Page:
I’ve been a full-time stay-at-home parent for nearly ten years now. What’s brought me the most happiness is the concept of flow. I’ve only really come close to mastering it this past year.
Each day flows with energy, and I mean that literally, not in a woo-woo sense. Each day’s flow of energy is the combined moods and circumstances of everyone in the family. Sometimes the flow is cheerful and lively, sometimes it’s choppy and disjointed, sometimes it’s slow and relaxed.
I start each day by observing the flow. I don’t do this consciously anymore—I wouldn’t necessarily say I’ve ever done it consciously, it’s just now I’ve observed my own patterns and puzzled this out.
So, observe the flow: How is everyone getting out of bed? Right side? Wrong side? Slowly? Humming with energy? Agreeable? I include myself in the assessment.
For me, the best way to begin the day and observe the flow is through calmness. No TV on, no music, no phones first thing. The household is waking up, and it’s more enjoyable to ease into the day than to crash into it like a drill sergeant banging garbage can lids. I’m an introvert who is easily worn out by excessive noise or activity. So for me, and for my kids, low noise keeps the inmates calm.
Kids rely on patterns (and so do I, truthfully), so my assessment of the energy doesn’t necessarily change what we’re doing. (One thing I enjoy about being a stay-at-home parent, though, is the relative flexibility. I often can change our schedule if proceeding with plans will likely end in a train wreck.) Most of the time, I adjust how we’re doing things.
Ethan wakes up before me. He makes a nest of pillows and blankets on the couch, watches some videos or Netflix on his phone with headphones, gets something to eat. Harry and I wake up around the time Evie should arrive, between 7 and 7:30. I sit with the babies. Hold them. See where their moods and energy are. Oliver is usually up last, and I usually have to go get him out of bed. Sometimes I’ll give him his clothes in the bed. Sometimes he resists, and that’s his energy; sometimes he cooperates. If he resists, I offer a piggyback ride to the living room. And that’s a good example of how I change with the flow.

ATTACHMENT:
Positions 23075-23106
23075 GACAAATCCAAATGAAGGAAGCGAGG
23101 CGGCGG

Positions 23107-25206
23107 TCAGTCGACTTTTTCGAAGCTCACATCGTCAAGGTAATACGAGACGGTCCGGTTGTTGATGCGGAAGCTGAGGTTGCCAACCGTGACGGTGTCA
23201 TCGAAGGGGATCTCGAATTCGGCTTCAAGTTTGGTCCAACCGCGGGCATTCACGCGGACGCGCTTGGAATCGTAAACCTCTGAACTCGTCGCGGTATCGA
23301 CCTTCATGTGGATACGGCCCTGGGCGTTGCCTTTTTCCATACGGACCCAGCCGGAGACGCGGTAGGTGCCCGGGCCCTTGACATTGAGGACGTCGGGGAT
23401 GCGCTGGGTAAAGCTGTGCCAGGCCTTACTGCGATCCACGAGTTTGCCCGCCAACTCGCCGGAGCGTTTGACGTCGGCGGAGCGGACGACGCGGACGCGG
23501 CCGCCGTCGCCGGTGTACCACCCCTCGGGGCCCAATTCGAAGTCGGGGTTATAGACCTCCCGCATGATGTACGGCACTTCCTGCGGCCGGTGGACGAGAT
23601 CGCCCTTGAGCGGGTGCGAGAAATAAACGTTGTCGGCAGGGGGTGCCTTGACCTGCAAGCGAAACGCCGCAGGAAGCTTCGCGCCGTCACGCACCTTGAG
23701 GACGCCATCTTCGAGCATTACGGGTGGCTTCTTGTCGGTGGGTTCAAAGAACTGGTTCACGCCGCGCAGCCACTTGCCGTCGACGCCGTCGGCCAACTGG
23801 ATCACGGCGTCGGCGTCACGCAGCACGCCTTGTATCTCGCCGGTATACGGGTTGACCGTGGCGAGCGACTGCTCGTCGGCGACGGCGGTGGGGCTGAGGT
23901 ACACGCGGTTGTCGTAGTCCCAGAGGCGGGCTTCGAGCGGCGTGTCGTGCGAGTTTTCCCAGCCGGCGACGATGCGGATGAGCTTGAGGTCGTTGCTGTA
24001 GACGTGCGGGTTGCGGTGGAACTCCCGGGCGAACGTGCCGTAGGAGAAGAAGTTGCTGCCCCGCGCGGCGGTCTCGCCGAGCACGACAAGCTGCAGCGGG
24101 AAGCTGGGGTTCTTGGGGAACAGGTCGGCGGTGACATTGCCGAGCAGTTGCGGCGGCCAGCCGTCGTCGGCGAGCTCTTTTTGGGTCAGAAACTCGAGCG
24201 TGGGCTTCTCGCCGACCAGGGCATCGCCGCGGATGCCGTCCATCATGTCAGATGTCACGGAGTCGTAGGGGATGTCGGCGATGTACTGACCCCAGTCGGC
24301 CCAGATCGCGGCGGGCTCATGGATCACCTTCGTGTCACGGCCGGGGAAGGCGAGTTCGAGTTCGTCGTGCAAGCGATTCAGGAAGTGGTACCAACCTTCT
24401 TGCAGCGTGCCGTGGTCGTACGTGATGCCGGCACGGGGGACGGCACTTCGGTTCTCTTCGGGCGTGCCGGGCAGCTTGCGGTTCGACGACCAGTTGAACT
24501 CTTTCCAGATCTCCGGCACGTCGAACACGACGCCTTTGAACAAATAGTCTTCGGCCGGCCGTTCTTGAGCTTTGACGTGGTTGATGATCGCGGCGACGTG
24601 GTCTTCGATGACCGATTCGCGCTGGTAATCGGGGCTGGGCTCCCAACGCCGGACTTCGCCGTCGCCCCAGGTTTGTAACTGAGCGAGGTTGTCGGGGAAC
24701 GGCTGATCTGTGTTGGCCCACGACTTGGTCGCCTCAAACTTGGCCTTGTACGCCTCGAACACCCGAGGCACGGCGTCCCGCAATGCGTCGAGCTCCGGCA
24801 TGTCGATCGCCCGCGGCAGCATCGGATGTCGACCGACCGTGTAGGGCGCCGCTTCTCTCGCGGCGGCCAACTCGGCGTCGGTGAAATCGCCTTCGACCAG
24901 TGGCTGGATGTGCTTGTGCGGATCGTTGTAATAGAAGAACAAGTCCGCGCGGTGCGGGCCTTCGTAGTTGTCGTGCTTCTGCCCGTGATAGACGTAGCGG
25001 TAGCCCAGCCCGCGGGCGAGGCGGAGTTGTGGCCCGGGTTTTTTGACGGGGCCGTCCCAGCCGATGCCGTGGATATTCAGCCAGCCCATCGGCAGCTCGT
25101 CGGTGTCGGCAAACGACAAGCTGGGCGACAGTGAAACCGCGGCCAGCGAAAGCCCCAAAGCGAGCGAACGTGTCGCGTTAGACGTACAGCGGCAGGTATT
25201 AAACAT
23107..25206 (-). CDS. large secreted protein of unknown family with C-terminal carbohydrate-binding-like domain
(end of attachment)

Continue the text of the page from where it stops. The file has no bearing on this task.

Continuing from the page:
I try to keep my own emotional state out of the mix. Most of the time, I’m even-keeled by nature, so it’s easy to do. If Oliver is reluctant to get up, I don’t get irritated or angry (most of the time); I simply adjust the routine. He thrives on affection, so a piggyback ride offers the closeness that comforts him while also getting him where I need him to be.
If the babies are feeling independent and happy, I can do this and that around the house—the things that need to be done to get out the door, or even put on some toner and moisturizer if things are going really well—while they entertain each other. If they’re feeling clingy and needy, sometimes I’ll ask Ethan to help me get everyone to the car—because one of Ethan’s needs is to be on time and not rushed.
At age 11, he understands that if I ask for his help carrying a baby or a backpack, doing so contributes to his own happiness. He even frequently brushes Oliver’s hair for me while Oliver gets his socks and shoes on, if Oliver’s dragging. If Ethan begins to feel put-upon or stressed by the clock, I’ll remind him of how he can help the situation (carry someone or something) or feel less anxious about it (it’s only a 3-minute drive to school).